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Compression Springs

Compression springs are the most common type of springs. These open-coil helical springs store potential energy when pressed and release that energy upon expansion. These springs work independently as they often present on a side rode inside a hole in the desired equipment.

When pressure is exerted on a compression coil, it becomes shorter and tries to push back the load and regain its original shape or position. It is a relatively simple yet effective method to manage heavy loads and maintain the shape.

Target devices of compression springs

Having linear compressive forces, compression springs have many applications in different industries. The most common compression spring is around metallic wire coiled in a spiral form.

These compression springs are used in different forms and shapes to maintain the modern lifestyle in everyday life. They are present in almost every household item that involves some open-closing phenomenon or deals with stress and pressure.

Most common usage of compression springs

  • Computer keyboards
  • Pens
  • Cell phones
  • Mattresses
  • Clocks
  • Door handles
  • Automobiles
  • Bicycles
  • Lawnmowers
  • Electrical appliances

These are some common examples of those devices that contain compression springs.

Compression spring designs

Compression springs come in different shapes and designs according to their function. There are different equipment that demand a different kinds of compression springs. These variations are many because of the change in function due to a change in shape or the available space for the spring.

There are four critical shapes of helical springs, and their names are:

  • Conical
  • Hourglass
  • Barrel
  • Reduced ends

Compression spring parameters

Spring rate is measured in Newton per millimeter. It changes with the change in the spring’s material, length, or diameter. The thickness of the coil also affects the spring rate of the spring.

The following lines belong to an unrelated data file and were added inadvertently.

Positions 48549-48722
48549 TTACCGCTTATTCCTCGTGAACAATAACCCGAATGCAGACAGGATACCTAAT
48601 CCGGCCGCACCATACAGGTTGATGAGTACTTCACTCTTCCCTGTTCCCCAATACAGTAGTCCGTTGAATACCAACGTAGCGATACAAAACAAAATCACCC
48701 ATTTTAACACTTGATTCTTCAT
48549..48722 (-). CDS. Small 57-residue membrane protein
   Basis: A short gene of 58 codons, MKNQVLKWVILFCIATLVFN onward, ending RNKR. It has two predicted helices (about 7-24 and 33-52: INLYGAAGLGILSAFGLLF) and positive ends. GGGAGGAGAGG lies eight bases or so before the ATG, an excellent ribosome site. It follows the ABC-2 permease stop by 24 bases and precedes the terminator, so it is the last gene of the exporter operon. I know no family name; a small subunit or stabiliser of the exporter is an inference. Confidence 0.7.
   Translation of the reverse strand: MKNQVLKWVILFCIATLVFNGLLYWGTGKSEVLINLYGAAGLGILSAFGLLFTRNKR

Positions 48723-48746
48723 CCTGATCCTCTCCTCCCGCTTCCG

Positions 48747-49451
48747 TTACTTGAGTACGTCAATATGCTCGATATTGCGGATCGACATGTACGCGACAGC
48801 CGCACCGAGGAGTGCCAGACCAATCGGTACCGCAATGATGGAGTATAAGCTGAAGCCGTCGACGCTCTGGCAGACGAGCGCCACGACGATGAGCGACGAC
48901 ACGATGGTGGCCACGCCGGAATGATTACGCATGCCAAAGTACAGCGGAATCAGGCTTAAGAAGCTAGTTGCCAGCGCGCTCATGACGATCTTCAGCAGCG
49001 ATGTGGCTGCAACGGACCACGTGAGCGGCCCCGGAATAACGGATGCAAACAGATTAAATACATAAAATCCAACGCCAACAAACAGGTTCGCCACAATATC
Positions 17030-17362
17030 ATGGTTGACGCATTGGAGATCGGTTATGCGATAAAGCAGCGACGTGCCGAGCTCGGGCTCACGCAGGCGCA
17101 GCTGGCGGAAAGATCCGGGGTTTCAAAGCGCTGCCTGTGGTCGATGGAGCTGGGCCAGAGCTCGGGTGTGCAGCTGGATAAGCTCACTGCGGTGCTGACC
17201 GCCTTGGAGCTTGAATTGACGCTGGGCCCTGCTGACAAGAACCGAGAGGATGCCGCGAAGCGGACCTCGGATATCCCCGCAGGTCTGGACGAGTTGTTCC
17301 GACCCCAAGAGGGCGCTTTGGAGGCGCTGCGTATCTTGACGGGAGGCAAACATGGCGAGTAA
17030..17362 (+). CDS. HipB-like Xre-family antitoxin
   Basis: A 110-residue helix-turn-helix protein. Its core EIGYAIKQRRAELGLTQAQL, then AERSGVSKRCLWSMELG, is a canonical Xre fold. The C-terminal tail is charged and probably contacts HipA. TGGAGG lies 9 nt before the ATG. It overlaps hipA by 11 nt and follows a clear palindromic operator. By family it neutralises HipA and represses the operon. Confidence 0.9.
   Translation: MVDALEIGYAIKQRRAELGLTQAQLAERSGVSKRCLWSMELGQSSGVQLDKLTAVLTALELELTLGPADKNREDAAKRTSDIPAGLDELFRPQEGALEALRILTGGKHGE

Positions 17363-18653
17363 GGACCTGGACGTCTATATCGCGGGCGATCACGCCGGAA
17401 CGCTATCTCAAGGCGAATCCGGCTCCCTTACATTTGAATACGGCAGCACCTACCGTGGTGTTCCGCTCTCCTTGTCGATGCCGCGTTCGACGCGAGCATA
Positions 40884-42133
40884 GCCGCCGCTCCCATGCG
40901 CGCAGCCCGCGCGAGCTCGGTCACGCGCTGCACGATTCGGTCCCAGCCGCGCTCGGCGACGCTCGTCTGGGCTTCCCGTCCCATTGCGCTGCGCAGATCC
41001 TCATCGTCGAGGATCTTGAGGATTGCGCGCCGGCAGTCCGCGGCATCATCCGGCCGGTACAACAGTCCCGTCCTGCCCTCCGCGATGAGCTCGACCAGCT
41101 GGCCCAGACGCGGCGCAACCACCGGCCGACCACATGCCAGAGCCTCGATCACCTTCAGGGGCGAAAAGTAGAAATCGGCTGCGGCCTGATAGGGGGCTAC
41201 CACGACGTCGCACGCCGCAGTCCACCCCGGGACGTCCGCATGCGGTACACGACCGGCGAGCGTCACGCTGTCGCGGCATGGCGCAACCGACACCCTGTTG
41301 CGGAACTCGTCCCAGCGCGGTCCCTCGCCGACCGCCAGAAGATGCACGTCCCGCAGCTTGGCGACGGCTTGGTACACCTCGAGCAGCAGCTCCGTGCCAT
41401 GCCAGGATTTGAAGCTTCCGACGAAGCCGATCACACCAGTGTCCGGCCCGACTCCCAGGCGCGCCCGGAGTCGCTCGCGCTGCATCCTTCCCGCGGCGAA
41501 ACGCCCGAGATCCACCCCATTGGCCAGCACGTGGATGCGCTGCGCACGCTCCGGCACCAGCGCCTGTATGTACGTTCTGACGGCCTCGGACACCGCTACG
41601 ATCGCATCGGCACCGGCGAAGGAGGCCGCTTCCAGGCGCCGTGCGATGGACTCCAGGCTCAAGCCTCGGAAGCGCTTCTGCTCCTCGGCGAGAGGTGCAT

Following are the key spring parameters.

Wire diameter

The wire from which a compression spring is made up. Usually, a wire is molded in a spiral form to make a spring. The diameter of this wire determines the strength of the spring. The greater the diameter, the stronger the spring.


Stress and stress range determines the life of the spring. Under immense load, when the compression spring is pressed, the pressure is more significant at the wire’s surface than at the upper part of the wire. Managing the stress load will increase the life of the spring.

Material used

The elasticity and the ability to bear load vary from material to material. Hard materials tend to carry more load. The stress ratio of softer materials is low as they deform quickly even under little force. Perfect material is required to provide enough strength.

Free length

It is the length of the compression spring when it is not loaded.

Solid height

It is the length of the compression spring when it is loaded at its maximum loaded condition. In this condition, all the coils of the springs are pressed together.


Compression springs come in many shapes and sizes. These shapes and sizes have their industrial, commercial, and domestic applications. Most people do not even think about springs because they are so common, and many others take them as nothing more than a molded piece of a wire.

Most of us are not aware of the technicalities involved in the spring-making process. It takes a lot of research and hard work to finalize the spring’s design, shape, and making.